Crusher-dryer upgrade adds value for canola farmers
County invests in facility to provide biofuel for vehicles
By STEVE BROWN
CATHCART, Wash. -- By the time a couple of hundred acres of canola are harvested in Snohomish County this September, a crusher and dryer facility should be ready to help process it into biofuel.
An agreement between the county and Whole Energy, a biofuel company, has cleared the way for ordering and installing additional equipment at the crusher, according to Linda Neunzig, the county's agricultural coordinator.
The existing facility, which is certified organic, is capable of turning out food-grade cooking oil but not biodiesel. The new equipment will allow the oil to be "de-gummed," a cleaning process essential for biofuel production.
The meal left after the oil is extracted is suitable for livestock feed, and several farmers and a nearby feed mill will make use of that.
Matthew Zybas, solid waste director for Snohomish County, said $800,000 of the $1.2 million crusher was covered by grants from the U.S. Department of Energy and the Washington State Department of Commerce. The balance came from the county solid waste division.
Andrew Corbin, Washington State University Extension agriculture educator, said interest in biofuels grew "four or five years back when they started the biodiesel initiative, making it worth exploring. The price dropped quickly after that."
He said he doesn't know what growers' planting plans were this year.
As for the problem of canola crops cross-pollinating with other brassica crops, Corbin said Skagit County, to the north, has a quarantine zone where canola isn't allowed.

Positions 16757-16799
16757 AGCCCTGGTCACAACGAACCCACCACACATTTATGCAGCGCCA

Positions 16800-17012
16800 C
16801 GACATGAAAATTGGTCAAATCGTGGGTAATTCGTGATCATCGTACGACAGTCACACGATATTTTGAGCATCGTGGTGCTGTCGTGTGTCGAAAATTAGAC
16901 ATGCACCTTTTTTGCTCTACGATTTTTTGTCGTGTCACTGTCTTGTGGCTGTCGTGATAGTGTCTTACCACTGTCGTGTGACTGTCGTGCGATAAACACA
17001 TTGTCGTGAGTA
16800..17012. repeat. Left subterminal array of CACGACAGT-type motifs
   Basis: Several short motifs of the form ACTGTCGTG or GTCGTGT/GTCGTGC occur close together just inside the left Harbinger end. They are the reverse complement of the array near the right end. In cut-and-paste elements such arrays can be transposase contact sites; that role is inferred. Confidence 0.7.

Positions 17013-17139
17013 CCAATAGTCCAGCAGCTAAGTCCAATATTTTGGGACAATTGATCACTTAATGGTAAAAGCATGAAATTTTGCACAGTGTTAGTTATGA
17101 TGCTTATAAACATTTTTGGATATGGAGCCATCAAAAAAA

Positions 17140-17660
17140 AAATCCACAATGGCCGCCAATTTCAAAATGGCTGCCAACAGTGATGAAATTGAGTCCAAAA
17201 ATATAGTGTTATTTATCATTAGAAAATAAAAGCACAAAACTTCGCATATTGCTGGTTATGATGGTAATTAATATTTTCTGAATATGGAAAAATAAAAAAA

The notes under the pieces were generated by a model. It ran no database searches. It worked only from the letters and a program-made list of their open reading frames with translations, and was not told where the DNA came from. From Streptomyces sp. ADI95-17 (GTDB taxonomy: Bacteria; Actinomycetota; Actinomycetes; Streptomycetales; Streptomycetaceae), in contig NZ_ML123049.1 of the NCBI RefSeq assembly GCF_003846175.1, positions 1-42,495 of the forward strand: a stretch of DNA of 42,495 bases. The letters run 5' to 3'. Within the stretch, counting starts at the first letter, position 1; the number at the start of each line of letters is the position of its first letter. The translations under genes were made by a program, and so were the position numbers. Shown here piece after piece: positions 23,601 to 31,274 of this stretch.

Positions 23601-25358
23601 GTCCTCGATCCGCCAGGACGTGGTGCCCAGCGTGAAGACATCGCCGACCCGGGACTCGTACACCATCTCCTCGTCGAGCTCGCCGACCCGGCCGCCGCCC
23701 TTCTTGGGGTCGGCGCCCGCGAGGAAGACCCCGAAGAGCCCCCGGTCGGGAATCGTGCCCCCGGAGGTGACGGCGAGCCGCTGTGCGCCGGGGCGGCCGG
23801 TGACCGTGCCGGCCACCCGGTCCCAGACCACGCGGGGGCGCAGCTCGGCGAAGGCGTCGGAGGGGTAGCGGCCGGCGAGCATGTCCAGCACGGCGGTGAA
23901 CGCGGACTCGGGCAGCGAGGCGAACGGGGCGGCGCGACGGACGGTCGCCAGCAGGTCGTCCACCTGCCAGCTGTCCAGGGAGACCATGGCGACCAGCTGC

Neunzig said canola yields on the west side of the Cascades have ranged from 1 to 1.75 tons per acre. According to the USDA's National Agricultural Statistics Service, the national average yield in 2011 was about 0.75 tons per acre.
Canola is not the only feedstock option at the Cathcart facility. Barley, mustard, triticale and wheat have been processed there in the past.
"The additional equipment means farmers now have local opportunities to complete the process before selling to production companies," Snohomish County Executive Aaron Reardon said.
"This follows through on our Focus-on-Farming commitment to expand opportunities that increase net revenues back to our farmers."
Snohomish County teamed up last year with General Biodiesel and PetroCard to provide a 40 percent blend of biodiesel for use in the county's diesel vehicles. Part of that fuel came from 8 tons of canola crushed at Cathcart.
Zybas said the county has been operating the crusher, but is looking for a farmer to take over the operation.